Comic Book Campaign Successful in Fight Against Malaria
June 13, 2002
By Michelle Vachon
The Cambodia Daily
In December 2001, Sipar, a French NGO that specializes in book publishing, distributed 22,500 copies of a comic book produced especially for a anti-malaria campaign aimed at primary-school students that features the well-known Cambodian character Tam Tam.
At the same time, a technical team from the Ministry of Education toured 17 malaria-prone districts to train about 65 teachers who, in turn, would train other instructors on ways to use the books in class.
Lessons were spread over a period of six to eight weeks in January and February. The last page of the book was a questionnaire and an invitation for students to submit drawings illustrating what they had learned.
More than 4,400 teachers taught the class to a total of 224,830 students, said Frederick Gay, regional coordinator for the European Commission's Malaria Control Program in Cambodia, Laos and Vietnam, which funded the campaign.
One of the most encouraging results of the campaign is that, in the questionnaire, 75 percent of students' responses on the cause, symptoms and treatment of malaria were correct, he said.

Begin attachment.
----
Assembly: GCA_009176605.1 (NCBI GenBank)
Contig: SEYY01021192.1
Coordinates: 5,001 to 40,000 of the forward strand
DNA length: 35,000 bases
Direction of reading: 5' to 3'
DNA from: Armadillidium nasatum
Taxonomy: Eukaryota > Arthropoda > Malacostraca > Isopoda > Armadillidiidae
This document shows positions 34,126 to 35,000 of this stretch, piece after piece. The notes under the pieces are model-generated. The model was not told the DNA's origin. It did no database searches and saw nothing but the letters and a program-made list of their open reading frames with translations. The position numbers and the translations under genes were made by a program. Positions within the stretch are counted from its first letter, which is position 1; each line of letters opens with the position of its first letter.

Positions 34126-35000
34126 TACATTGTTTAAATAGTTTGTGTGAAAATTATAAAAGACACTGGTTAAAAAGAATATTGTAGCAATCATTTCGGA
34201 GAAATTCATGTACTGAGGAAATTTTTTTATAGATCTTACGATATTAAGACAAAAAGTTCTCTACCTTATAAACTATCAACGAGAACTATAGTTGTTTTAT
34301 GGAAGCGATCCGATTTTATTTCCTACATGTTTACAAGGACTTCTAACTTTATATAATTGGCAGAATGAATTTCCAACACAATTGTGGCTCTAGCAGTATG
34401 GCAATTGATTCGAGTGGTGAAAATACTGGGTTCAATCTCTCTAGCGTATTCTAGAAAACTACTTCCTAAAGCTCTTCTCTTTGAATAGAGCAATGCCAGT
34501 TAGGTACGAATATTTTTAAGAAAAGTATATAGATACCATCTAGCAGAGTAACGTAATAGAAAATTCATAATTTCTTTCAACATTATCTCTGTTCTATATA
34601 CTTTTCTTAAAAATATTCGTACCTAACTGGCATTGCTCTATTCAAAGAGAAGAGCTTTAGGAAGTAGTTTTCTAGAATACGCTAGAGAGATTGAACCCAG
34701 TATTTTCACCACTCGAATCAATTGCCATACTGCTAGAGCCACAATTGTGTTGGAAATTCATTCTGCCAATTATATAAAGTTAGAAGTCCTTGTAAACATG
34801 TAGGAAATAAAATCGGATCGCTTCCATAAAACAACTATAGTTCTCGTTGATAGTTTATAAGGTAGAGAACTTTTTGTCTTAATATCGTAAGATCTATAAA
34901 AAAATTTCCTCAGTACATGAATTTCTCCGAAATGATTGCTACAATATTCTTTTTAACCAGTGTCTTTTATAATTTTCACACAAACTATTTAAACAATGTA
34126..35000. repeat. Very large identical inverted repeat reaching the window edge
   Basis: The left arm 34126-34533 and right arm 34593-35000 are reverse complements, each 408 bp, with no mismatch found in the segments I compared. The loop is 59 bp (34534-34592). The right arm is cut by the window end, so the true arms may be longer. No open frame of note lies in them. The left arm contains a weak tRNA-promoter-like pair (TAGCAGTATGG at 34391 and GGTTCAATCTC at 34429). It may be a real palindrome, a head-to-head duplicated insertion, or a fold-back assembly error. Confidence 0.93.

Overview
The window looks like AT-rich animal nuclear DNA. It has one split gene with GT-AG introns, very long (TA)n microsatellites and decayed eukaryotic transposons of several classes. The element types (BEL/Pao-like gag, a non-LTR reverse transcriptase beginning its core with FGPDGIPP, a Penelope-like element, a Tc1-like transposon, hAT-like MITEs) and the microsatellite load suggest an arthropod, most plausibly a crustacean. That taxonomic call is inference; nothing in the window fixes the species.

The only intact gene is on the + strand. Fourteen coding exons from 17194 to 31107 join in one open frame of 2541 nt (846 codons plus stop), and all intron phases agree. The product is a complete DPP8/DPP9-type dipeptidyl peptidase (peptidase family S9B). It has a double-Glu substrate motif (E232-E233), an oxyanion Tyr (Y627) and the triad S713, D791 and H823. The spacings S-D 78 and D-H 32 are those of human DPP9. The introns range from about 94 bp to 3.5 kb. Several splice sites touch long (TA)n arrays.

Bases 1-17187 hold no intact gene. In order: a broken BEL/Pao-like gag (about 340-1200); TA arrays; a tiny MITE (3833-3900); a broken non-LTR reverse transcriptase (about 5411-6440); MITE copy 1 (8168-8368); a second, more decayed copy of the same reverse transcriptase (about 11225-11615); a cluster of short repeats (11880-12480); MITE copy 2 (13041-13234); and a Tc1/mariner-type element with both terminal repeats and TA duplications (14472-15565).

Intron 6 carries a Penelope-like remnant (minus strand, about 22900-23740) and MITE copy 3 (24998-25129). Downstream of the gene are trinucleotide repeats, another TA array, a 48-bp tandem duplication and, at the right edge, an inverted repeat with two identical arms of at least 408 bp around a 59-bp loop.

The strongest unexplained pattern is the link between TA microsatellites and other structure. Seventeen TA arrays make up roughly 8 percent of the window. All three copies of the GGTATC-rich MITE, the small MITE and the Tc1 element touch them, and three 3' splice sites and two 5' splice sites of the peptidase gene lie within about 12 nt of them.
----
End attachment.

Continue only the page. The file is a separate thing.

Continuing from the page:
This shows how effective non-conventional teaching material can be, said Aldo Dell'Ariccia, charge d'affaires for the EC.
In the comic book, Tam Tam and her friend Nakkroupette, a female doctor, talk about malaria being transmitted through mosquito bites and the importance of using mosquito nets at night.
Students were able to follow the explanation, said Chhoeung Chheng Hak, who visited the schools to evaluate the campaign results. In the course of the class, they started to truly realize the need for mosquito nets, he said.
Now, these well-informed children will pass on what they learned to their families, said Mu Sochua, minister of womenÕs and veterans' affairs.
"It's through the children that we reach adults who can't read or write," she said.
The campaign cost 500 riel (about $0.13) per student, said Roberto Garcia,
European co-director of the Malaria Control Project.
Minister of Health Hong Sun Huot has asked the Malaria Control Project to print more copies of the comic book and to run the campaign in additional areas.
It is crucial to continue educating people about protection and prompt treatment, he said. Malaria fatalities in Cambodia have decreased significantly, with only 476 dying in 2001 from the illness, down from 608 deaths the previous year. But malaria will always be one of CambodiaÕs major health problems, Hong Sun Huot said.